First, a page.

Variety has USPTO trademark registration for Backyard in the category of the lawn and gardening supplies.  Variety has been using the trademark Background in the sale of grills and grilling supplies since 1983.

Before the Court is a case in which a larger company with deeper pockets for litigation selected a product name with the same dominant word as a smaller company by which to sell the same and similar items as that smaller company. The larger company knew of the smaller company’s use — and trademark — when it decided to use the name, but the larger company used it anyway

https://cases.justia.com/federal/appellate-courts/ca4/17-1503/17-1503-2018-04-24.pdf?ts=1524594691

Walmart knowingly violated Variety’s trademark.  The jury awarded Variety $45,536,846.71 as a royalty for Walmart’s use of the trademark Backyard.  The jury also award Variety $50,000,000 in disgorgement of profits Walmart earned in the sell of the Backyard products[i]


[i] http://business.cch.com/ipld/walmart-02132019-14-217DOC570.pdf


[i] Variety
Stores, Inc. v. Wal-Mart Stores, Inc., E.D.N.C. No. 5:14-CV-217

Source: franchise blaw

What Can be Released by a Franchise General Release of Claims?

Franchisee as commonly asked
to sign a general release of claims when entering to a franchise agreement when
to transfer a franchise, when renewing a franchise, and when entering to a settlement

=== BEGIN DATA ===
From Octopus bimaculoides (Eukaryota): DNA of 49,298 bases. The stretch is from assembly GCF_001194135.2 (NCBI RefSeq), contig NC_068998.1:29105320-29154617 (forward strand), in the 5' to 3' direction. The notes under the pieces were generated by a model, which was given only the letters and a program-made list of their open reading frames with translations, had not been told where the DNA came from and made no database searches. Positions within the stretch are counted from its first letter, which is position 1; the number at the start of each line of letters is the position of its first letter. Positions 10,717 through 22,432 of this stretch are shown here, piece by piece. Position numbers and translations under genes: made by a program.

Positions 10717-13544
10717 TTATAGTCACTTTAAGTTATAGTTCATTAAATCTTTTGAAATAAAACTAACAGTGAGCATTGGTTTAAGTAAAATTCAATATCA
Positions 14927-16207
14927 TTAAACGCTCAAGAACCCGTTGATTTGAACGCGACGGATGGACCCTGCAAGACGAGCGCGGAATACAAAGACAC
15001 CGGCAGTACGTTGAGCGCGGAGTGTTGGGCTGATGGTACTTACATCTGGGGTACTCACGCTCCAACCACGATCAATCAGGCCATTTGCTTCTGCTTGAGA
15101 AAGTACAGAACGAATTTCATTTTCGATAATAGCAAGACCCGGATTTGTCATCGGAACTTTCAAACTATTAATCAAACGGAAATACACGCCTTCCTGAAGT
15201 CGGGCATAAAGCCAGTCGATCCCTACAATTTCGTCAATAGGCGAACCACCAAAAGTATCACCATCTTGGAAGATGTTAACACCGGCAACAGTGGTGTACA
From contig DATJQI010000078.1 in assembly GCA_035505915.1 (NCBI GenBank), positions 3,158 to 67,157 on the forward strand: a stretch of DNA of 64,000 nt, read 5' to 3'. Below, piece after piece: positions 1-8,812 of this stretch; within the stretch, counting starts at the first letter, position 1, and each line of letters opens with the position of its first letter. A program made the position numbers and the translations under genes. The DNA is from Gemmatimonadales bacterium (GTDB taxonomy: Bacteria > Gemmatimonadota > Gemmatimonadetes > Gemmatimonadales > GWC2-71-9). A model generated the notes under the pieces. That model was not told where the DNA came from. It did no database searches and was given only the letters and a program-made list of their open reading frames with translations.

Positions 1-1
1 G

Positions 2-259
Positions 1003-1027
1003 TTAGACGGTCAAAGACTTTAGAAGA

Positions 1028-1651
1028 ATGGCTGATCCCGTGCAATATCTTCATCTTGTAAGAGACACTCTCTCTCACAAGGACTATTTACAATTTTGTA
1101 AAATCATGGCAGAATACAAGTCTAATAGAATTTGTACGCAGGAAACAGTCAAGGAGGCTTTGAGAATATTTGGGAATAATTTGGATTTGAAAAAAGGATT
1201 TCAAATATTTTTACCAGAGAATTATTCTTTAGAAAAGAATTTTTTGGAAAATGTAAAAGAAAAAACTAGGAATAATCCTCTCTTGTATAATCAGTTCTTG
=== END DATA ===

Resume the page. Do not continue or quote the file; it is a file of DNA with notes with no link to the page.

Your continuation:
agreement.  Under a general
release of claims, franchisees give up their right to sue the franchisor. 

However, not always does the release of claims effective
operate to release or prevent claims against a franchisor.  Hence the case involving Charlie Grainger hot
dog franchises.[i]   It this case a class of franchisees and area
representative sued the franchisor making claims of  (1) rescission; (2) fraud, intentional
misrepresentation, and concealment; (3) negligent misrepresentation; (4) breach
good faith and fair dealing; (5) breach of fiduciary duty; (6) violation of
North Carolina’s Unfair and Deceptive Trade Practices Act; (7) racketeering
activity, in violation of 11 U.S.C. §1962(b); (8)  a pattern of racketeering activity, in
violation of 11 U.S.C. §1962(c); (9) conspiring to violate the RICO Act; and
(10) breach of contract.

The
franchisor sought dismissal of the claims based on release claims signed by each
of franchisees and area representatives incident to the signing of their franchise agreements.  Under the release of the claims, franchisees
and area representative waived their right to sue the franchisor.

Plaintiffs [Franchisees] argue that the General Release is void because it violates federal law. In particular, they argue that the release violates the Federal Trade Commission’s Franchise Rule, which provides in pertinent part that it is “an unfair or deceptive act or practice” to “[d]isclaim or requires a prospective franchisee to waive reliance on any representation made in the disclosure document or in its exhibits or amendments.” 16 C.F.R. 436.9(h).